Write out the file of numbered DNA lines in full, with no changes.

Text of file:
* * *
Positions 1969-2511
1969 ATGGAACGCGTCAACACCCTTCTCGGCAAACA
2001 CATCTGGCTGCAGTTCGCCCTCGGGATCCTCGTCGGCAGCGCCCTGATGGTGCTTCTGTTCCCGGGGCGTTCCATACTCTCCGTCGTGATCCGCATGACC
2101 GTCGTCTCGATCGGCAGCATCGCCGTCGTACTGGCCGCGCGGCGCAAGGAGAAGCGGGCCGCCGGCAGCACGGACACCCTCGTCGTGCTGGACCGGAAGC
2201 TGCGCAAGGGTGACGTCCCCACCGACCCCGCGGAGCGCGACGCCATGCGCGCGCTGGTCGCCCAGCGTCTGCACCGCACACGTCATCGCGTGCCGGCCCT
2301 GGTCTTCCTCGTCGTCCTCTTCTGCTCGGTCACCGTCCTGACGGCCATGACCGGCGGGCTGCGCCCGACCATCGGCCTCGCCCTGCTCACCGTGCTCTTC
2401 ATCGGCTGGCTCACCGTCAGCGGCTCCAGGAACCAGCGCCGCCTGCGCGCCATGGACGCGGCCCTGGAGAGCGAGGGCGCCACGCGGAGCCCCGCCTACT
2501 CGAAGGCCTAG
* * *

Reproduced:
Positions 1969-2511
1969 ATGGAACGCGTCAACACCCTTCTCGGCAAACA
2001 CATCTGGCTGCAGTTCGCCCTCGGGATCCTCGTCGGCAGCGCCCTGATGGTGCTTCTGTTCCCGGGGCGTTCCATACTCTCCGTCGTGATCCGCATGACC
2101 GTCGTCTCGATCGGCAGCATCGCCGTCGTACTGGCCGCGCGGCGCAAGGAGAAGCGGGCCGCCGGCAGCACGGACACCCTCGTCGTGCTGGACCGGAAGC
2201 TGCGCAAGGGTGACGTCCCCACCGACCCCGCGGAGCGCGACGCCATGCGCGCGCTGGTCGCCCAGCGTCTGCACCGCACACGTCATCGCGTGCCGGCCCT
2301 GGTCTTCCTCGTCGTCCTCTTCTGCTCGGTCACCGTCCTGACGGCCATGACCGGCGGGCTGCGCCCGACCATCGGCCTCGCCCTGCTCACCGTGCTCTTC
2401 ATCGGCTGGCTCACCGTCAGCGGCTCCAGGAACCAGCGCCGCCTGCGCGCCATGGACGCGGCCCTGGAGAGCGAGGGCGCCACGCGGAGCCCCGCCTACT
2501 CGAAGGCCTAG